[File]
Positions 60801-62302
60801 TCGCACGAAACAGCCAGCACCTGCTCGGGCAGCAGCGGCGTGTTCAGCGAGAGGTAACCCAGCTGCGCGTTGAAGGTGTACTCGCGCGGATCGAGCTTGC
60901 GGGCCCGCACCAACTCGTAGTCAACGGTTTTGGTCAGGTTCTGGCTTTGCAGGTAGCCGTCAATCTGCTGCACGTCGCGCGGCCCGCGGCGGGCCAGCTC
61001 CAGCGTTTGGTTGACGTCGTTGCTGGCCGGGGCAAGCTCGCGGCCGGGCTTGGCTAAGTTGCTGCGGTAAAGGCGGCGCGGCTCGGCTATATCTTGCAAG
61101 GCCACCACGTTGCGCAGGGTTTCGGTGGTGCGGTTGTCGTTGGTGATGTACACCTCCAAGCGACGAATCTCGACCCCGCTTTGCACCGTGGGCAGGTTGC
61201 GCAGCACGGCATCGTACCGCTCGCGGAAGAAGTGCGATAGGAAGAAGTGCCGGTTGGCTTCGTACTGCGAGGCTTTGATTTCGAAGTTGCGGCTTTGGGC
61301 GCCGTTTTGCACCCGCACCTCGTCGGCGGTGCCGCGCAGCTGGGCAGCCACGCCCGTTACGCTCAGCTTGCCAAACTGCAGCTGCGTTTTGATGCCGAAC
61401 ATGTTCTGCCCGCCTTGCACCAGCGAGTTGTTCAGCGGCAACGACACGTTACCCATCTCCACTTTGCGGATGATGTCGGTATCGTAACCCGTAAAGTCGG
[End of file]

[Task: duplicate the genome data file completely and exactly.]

Positions 60801-62302
60801 TCGCACGAAACAGCCAGCACCTGCTCGGGCAGCAGCGGCGTGTTCAGCGAGAGGTAACCCAGCTGCGCGTTGAAGGTGTACTCGCGCGGATCGAGCTTGC
60901 GGGCCCGCACCAACTCGTAGTCAACGGTTTTGGTCAGGTTCTGGCTTTGCAGGTAGCCGTCAATCTGCTGCACGTCGCGCGGCCCGCGGCGGGCCAGCTC
61001 CAGCGTTTGGTTGACGTCGTTGCTGGCCGGGGCAAGCTCGCGGCCGGGCTTGGCTAAGTTGCTGCGGTAAAGGCGGCGCGGCTCGGCTATATCTTGCAAG
61101 GCCACCACGTTGCGCAGGGTTTCGGTGGTGCGGTTGTCGTTGGTGATGTACACCTCCAAGCGACGAATCTCGACCCCGCTTTGCACCGTGGGCAGGTTGC
61201 GCAGCACGGCATCGTACCGCTCGCGGAAGAAGTGCGATAGGAAGAAGTGCCGGTTGGCTTCGTACTGCGAGGCTTTGATTTCGAAGTTGCGGCTTTGGGC
61301 GCCGTTTTGCACCCGCACCTCGTCGGCGGTGCCGCGCAGCTGGGCAGCCACGCCCGTTACGCTCAGCTTGCCAAACTGCAGCTGCGTTTTGATGCCGAAC
61401 ATGTTCTGCCCGCCTTGCACCAGCGAGTTGTTCAGCGGCAACGACACGTTACCCATCTCCACTTTGCGGATGATGTCGGTATCGTAACCCGTAAAGTCGG